- The Blend
- The Magic of Spray Foam
The Magic of Spray Foam
Create spray foam you can actually spray around your scene.
One detailed technique for realism in Blender, in 5 minutes each week.
By Samuel Sullins
In a basement…
On a spaceship…
In the back of an old van…
On the side of a building…
If you look for it, you can find foam insulation all over the place. Especially on more functional things (like spaceships.)
Next time you’re on a spaceship, look around. I bet you’ll see some insulation.
Spray foam is the most versatile insulation of all. It can be used to:
Fill gaps and holes
Cover seams between panels
Seal around objects
Because it’s so useful in reality, it’s also useful in Blender—to add a whole new layer of realism to your scene.
In today’s Blend, you’ll learn how to create some nice useful spray foam.
We’ll create this in 3 phases: setup, Geometry Nodes, and material. It’ll go fast.
First, the setup.
Add a new Curve → Bézier curve. You’ll generate your spray foam along this curve.
That was all the setup. No idea why I made a whole phase for it.
Next, the Geometry Nodes.
Go to the Geometry Nodes tab.
Select the curve and press New. Name the new node group “spray foam.”
Since you know how to build nodes yourself, I’ll just show you a picture of the final result, then explain what it’s doing.
First is the Curve To Points node, which changes the curve to points. In Length mode, we choose how many new points to make as a multiple of the curve’s length.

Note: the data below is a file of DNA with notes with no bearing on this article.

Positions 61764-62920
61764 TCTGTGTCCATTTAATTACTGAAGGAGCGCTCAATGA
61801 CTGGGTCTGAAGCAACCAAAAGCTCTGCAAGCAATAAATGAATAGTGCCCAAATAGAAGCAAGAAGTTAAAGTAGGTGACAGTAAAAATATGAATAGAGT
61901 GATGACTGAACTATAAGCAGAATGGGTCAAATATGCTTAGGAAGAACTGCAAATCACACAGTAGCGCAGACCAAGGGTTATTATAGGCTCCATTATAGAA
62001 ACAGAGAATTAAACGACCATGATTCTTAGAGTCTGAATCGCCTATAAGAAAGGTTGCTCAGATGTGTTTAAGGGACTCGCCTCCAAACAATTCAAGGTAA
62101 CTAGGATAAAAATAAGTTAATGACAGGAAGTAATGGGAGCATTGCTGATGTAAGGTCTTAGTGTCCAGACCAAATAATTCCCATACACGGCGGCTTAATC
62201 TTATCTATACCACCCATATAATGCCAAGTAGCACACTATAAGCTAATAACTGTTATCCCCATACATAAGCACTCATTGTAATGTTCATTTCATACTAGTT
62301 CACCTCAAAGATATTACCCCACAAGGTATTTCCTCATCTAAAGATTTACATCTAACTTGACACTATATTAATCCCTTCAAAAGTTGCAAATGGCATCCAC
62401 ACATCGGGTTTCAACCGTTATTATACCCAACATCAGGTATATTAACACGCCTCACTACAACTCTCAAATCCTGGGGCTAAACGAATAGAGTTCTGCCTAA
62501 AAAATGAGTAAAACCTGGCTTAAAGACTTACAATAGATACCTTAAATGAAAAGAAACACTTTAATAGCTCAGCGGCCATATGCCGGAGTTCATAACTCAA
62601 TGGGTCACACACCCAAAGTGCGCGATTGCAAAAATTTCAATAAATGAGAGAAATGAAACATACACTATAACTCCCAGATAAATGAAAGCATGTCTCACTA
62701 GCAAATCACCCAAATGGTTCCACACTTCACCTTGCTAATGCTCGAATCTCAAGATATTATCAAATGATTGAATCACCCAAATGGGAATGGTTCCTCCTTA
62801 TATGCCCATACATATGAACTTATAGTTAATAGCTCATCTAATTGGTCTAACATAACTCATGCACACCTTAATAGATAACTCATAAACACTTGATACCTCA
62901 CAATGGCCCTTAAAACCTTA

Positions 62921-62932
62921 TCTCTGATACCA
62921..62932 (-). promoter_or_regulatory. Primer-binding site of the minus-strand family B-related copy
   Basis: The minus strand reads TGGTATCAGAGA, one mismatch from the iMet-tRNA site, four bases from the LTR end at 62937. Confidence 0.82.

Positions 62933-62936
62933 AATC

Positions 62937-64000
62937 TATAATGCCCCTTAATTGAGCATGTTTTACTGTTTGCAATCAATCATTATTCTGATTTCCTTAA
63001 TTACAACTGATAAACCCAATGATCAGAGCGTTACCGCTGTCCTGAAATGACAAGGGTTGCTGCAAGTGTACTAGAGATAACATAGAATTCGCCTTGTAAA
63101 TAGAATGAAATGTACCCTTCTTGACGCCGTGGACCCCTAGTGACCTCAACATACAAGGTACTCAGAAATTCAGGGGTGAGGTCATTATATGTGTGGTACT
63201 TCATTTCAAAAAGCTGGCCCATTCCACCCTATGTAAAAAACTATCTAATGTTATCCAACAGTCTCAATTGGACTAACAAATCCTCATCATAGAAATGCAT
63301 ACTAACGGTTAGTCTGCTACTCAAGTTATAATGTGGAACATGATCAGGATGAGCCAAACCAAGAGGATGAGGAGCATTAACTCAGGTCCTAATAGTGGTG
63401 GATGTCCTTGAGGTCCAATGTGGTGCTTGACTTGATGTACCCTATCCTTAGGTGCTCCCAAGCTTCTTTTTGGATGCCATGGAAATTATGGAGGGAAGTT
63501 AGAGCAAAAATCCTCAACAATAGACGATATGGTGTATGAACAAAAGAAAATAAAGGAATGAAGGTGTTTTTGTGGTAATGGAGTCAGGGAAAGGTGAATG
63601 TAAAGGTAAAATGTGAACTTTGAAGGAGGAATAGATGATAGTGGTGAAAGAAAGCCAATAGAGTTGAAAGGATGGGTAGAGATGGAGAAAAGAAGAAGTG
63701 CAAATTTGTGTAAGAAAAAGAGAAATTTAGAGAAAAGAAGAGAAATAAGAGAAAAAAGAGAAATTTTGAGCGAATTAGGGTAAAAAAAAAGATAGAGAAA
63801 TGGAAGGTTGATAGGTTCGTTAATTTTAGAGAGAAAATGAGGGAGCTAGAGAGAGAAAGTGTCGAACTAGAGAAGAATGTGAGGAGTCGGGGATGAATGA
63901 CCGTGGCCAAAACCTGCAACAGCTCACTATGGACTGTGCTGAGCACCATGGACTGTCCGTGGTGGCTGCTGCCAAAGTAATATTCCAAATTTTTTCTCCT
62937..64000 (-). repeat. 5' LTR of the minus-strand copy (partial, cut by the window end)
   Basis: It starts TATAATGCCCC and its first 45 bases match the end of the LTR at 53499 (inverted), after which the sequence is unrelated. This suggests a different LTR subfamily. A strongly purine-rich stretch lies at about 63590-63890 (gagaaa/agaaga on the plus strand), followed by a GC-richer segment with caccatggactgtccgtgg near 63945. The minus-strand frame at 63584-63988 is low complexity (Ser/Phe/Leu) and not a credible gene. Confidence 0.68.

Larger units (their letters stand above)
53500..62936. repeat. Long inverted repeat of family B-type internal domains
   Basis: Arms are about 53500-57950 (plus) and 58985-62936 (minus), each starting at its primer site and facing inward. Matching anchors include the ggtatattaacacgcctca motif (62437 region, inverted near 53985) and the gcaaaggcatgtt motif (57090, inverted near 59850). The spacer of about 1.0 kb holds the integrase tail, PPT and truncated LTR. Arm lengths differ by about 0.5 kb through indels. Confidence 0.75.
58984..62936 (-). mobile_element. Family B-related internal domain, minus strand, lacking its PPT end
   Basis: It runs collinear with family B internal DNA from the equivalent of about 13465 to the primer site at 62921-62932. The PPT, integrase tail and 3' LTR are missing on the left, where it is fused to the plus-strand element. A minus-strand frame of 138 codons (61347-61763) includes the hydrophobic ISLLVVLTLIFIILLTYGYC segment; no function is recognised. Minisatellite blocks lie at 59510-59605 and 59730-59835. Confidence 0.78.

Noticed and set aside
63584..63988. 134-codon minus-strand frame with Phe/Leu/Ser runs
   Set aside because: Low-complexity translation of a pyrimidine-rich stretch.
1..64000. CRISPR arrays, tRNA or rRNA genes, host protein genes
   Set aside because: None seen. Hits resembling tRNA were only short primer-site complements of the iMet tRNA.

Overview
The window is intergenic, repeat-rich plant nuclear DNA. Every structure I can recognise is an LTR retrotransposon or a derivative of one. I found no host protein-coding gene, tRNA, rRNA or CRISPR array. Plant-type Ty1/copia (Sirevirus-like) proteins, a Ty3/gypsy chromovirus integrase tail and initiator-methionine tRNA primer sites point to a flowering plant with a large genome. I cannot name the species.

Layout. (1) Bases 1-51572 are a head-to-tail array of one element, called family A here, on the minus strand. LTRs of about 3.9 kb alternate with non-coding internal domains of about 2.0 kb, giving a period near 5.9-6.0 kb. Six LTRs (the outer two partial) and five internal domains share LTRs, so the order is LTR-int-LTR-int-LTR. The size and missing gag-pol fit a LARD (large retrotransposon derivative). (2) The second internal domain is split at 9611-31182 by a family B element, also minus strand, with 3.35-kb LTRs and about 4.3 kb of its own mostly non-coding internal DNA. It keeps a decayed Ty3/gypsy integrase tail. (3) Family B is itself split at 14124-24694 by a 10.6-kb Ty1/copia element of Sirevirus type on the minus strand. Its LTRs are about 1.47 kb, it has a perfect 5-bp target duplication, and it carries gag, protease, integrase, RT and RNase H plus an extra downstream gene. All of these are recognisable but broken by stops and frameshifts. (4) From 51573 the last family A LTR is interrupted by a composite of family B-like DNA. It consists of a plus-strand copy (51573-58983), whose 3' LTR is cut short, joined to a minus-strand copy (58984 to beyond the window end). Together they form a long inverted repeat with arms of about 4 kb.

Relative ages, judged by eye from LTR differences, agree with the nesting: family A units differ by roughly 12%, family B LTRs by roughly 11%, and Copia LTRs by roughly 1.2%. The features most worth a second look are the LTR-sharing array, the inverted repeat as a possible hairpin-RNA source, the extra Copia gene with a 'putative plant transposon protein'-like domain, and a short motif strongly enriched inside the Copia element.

Next we use a Set Position and a Random Value to mess up the points a little.
Next we use an Instance On Points to put an icosphere on each point. Two Random Value nodes make sure that there spheres all have a different rotation and scale.
Finally a Realize Instances turns the setup into a real mesh.
It’s looking like spray foam, but now we need to make it look smooth and blobby.
To do that, add a Remesh modifier with these settings:
Now the modeling is complete. On to materials.
Since we’re using a Remesh modifier, we can’t add a material to this object (it just doesn’t show up.) To solve this, we create our own “set material” modifier with Geometry Nodes.
Press Add Modifier > Geometry Nodes to add a new modifier, then click the New button on that modifier.
Name the new node group Set Material.
Add a Set Material node, like this:
Now that’s done. Go to the shading tab, add a new material, and name it Spray Foam. In your Set Material modifier, select this material.
Finally it’s time to set up the material nodes. It’s simple: we’ll use Noise Textures to create small bubbles in the foam and some color variation.
Here’s the nodes:
Now you have spray foam—but you can’t spray it yet.
Read on to get to the Extra Tip and see how you can spray this foam all over the place ↓
..and it’s a realistic 3D snail made in Blender.
I’ve thought about trying to make a snail in Blender for a long time.
I’m glad somebody finally made one! It’s very realistic, too, with excellent materials. I also like the mushroom it’s on.
My favorite part of this render is the texture on the snail’s body. It looks very realistic.
↪ Reply to this email with your own render for a chance to get featured!
To spray your foam on things:
Select your foam.
Tab into Edit Mode.
Press A then X to delete the entire curve.
Enable the Curve Draw tool in the sidebar, then select Surface to make it stick to surfaces when you draw:
This allows you to draw curves in your scene—which all get converted to spray foam. Now you can draw foam on anything!
Note that you are still in Edit Mode—when you go back to object mode, the foam will look better, since you’ll be able to see the Remesh modifier at work.
Pick next week’s topic.
What do you want to learn in next week's Blend?
You get to pick:
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